Seen solely through a political lens, the timing of HBO’s upcoming movie about Clarence Thomas’s Supreme Court confirmation hearings—and particularly Anita Hill’s accusations that he sexually harassed her—seems suspicious. Presumably this film will paint 1991 as a much-needed turning point: Feminist groups and liberals stood up against a backward, Mad-Men-esque 80s culture, raised awareness about how women are mistreated in American workplaces, and ushered in an era of progress for women. If the Thomas hearings helped set the stage for Bill Clinton’s election the following year, the people behind this film may hope nostalgia for the 1990s will bolster Mrs. Clinton’s presidential prospects now.
Yet some viewers—many too young to recall the Thomas hearings and Anita Hill—may react differently and wonder how much better off our society really is today.
Certainly, Americans are more aware now of the concept of sexual harassment. New laws and workplace protocols have undoubtedly helped curtail the most egregious behavior, such as offering a sexual quid-pro-quo or penalizing an employee who rebuffs an invitation. Employees also know that intra-office relationships and comments of a sexual nature could be grounds for legal action. Mostly, that’s a good thing—workplaces ought to be free of sexually graphic content, and ideally sexual relationships should be kept out of the office.
Of course, this heightened awareness of sexual harassment rules doesn’t mean that the workplace is free of innuendo. In 2014, more than one-third of workers surveyed admitted to having dated a coworker. Crude conversations abound, but one is likely also to hear references to potential lawsuits as part of the banter. In fact, our culture has devolved so much in the last twenty-five years that some viewers may scratch their heads at the alleged behavior that got Thomas in trouble. Jokes about a pubic hair? That seems rather PG-rated in our modern era, when the so-called TV “family hour” features shows about the porn industry, bigamy, and all-manner of reality TV laced with references to kinky sex.
Those who lived through the Thomas hearings will recall competing tales about Anita Hill’s veracity. Two women were said to support her characterization of Thomas and a hostile office environment. Others who worked for Thomas (including Ricky Silberman, a founder of the organization I work for, the Independent Women’s Forum) vehemently disputed the allegations; in addition to attesting to their own positive experiences of working for Thomas, they noted that Anita Hill chose to follow Thomas after a job change—not exactly the behavior of someone suffering in an unbearably sexist workplace.
Yet the confirmation battle demonstrated that the accuracy of such charges hardly matters: The allegation itself was incredibly damaging to Thomas. America learned that the charge of harassment is a powerful weapon—what Thomas characterized as a “high-tech lynching”—for anyone who wanted to use it.
People who exploit their power, harass, or coerce an employee into an unwanted sexual relationship should always face serious ramifications. Yet defining what constitutes harassment is difficult and the standards often arbitrary. The joke is that whether something is sexual harassment depends on how good looking the guy doing the “harassing” is. And certainly there is truth to that. Whether a coworker is out of bounds in asking a woman out or making crude jokes depends entirely on how someone perceives him.
The standards used for judging public officials was also quickly revealed to be elastic. The feminists who had suggested that sexual jokes and relationships have no place in a work environment weren’t so keen to apply those standards a few years later to President Bill Clinton. His relationship with Monica Lewinsky—the ultimate exploitative power arrangement, with an intern servicing her boss, the world’s most powerful man—could easily have been cast as creating a hostile work environment for her and for other staffers. But, not surprisingly, women’s groups and their allies in the mainstream media never made that case.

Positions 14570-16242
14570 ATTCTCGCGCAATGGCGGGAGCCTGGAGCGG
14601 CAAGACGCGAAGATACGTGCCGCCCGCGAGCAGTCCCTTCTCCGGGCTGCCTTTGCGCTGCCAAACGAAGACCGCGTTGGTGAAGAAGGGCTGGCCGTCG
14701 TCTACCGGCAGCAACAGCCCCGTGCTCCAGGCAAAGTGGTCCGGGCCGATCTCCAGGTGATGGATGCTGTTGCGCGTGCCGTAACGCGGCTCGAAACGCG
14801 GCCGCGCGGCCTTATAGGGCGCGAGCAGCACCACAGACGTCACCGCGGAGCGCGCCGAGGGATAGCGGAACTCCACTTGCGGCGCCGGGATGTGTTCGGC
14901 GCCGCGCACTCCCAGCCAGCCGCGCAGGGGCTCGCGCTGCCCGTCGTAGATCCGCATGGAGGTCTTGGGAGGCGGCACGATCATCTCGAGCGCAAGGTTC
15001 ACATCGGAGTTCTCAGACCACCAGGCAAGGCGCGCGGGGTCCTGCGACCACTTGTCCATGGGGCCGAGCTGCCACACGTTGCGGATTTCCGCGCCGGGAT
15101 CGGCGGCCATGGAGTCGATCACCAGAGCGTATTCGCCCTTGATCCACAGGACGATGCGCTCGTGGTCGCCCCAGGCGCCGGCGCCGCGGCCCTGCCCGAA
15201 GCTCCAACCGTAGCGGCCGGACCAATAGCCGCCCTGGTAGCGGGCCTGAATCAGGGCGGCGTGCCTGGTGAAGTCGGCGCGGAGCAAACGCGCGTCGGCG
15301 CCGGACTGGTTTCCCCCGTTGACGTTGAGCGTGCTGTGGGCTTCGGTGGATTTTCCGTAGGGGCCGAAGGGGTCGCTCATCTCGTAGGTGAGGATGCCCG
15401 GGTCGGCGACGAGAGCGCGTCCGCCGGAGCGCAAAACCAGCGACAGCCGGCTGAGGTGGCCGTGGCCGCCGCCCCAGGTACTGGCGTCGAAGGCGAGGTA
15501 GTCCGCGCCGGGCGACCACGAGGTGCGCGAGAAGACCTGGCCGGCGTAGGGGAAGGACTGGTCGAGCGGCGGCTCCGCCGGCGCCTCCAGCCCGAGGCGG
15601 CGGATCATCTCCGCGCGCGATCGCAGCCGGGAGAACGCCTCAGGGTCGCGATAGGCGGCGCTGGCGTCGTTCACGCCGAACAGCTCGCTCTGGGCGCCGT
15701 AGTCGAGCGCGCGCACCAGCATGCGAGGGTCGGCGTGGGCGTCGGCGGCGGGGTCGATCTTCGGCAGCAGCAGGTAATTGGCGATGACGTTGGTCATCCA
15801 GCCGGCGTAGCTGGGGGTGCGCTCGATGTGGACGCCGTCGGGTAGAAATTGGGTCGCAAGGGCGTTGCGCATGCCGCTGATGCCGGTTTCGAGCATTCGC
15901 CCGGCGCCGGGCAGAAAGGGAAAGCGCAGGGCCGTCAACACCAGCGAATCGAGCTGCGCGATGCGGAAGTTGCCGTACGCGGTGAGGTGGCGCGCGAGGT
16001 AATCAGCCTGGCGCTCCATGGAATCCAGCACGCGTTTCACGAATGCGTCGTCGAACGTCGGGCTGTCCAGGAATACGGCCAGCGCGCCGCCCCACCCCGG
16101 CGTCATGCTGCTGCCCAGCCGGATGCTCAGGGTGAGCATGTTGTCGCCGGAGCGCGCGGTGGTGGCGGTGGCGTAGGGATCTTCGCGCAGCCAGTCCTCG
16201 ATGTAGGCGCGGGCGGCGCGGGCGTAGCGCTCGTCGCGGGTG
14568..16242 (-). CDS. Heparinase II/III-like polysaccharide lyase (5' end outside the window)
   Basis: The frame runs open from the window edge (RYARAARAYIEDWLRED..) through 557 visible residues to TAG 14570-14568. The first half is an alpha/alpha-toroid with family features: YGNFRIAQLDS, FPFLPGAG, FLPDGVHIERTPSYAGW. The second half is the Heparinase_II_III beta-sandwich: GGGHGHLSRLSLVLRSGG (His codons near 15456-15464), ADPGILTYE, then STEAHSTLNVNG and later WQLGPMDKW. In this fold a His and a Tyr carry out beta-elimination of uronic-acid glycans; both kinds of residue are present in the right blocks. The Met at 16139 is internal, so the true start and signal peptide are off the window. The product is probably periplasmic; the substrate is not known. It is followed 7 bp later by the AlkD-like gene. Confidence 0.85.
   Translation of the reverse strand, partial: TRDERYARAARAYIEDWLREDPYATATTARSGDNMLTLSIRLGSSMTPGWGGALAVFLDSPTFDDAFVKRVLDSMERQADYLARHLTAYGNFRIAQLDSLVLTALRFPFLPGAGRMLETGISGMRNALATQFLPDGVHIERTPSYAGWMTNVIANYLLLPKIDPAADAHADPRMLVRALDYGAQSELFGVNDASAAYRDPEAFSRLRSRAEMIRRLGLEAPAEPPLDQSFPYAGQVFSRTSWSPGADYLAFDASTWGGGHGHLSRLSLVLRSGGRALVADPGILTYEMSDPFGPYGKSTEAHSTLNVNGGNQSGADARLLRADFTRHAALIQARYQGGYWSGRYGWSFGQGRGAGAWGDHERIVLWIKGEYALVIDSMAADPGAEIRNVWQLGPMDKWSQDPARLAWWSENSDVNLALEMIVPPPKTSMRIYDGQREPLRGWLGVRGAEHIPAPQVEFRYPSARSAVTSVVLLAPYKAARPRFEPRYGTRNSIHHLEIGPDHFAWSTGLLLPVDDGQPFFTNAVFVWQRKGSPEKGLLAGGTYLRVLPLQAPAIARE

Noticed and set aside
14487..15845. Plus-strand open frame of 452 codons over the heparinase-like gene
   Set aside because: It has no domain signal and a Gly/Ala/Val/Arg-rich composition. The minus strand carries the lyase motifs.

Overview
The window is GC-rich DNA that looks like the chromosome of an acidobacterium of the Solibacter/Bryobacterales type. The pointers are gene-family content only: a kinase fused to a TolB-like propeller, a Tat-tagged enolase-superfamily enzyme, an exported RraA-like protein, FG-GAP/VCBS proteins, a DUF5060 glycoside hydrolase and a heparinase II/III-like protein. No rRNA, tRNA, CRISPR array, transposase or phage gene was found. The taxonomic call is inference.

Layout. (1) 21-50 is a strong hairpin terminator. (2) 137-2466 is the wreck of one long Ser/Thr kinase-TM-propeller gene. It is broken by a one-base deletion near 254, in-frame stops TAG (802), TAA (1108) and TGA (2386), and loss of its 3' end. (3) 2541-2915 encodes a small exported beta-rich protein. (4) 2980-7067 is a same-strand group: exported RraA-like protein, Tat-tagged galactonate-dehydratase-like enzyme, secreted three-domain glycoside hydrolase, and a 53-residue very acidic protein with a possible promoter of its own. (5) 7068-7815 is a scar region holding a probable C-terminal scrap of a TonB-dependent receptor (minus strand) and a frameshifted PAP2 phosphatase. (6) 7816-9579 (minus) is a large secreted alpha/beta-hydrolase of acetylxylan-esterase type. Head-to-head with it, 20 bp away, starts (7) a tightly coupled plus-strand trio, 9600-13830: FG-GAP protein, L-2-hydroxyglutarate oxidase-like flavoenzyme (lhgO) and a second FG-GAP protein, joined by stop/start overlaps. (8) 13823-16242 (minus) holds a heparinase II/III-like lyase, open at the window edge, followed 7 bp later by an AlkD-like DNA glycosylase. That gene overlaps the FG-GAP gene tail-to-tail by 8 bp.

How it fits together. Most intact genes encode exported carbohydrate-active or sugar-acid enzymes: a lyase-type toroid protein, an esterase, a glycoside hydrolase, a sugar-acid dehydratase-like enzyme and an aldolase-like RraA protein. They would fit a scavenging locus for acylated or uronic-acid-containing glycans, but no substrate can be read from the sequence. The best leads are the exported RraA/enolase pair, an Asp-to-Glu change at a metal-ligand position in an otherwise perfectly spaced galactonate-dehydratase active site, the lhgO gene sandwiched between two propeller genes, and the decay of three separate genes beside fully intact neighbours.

While sensitivity about respecting women workers has helped more rise to positions of power, women also face costs from the understandable paranoia among high-powered men. Today, female staffers complain about bosses with a “no-closed-door” policy: Powerful men want to protect themselves against charges of misconduct by never being alone with a female staffer. That can be limiting for women who want to be trusted advisors and move up in an organization.
The grey guidelines created for our workplaces were also a prelude to what’s now happened on college campuses. Male students today can find themselves before a campus tribunal, struggling to prove themselves innocent of misconduct after a relationship has gone bad. The legal deck seems frequently stacked against the “he” in any “he-said-she-said” situation, and there is no recourse for the reputational damage experienced by the falsely accused. Liberal campuses and professors are also ironically struggling to navigate the command to shield students from anything that could be construed as creating a hostile environment, while covering increasingly sexualized course content. Somehow Shakespeare and Mark Twain are too upsetting for many students, but soft porn is worthy of deep analysis and a place in modern curricula.
In the almost 25 years since the Thomas hearings, we have become more coarse and sexualized while at the same time more fragile and litigious about comments or actions that offend. These two trends inevitably collide, benefiting no one but lawyers and those who believe themselves empowered by being labelled victims. We will have to see how HBO handles the many issues that emerged during the Thomas hearings and its impact. Certainly much has changed for the better, but any honest analysis will also acknowledge that much has also changed for the worse.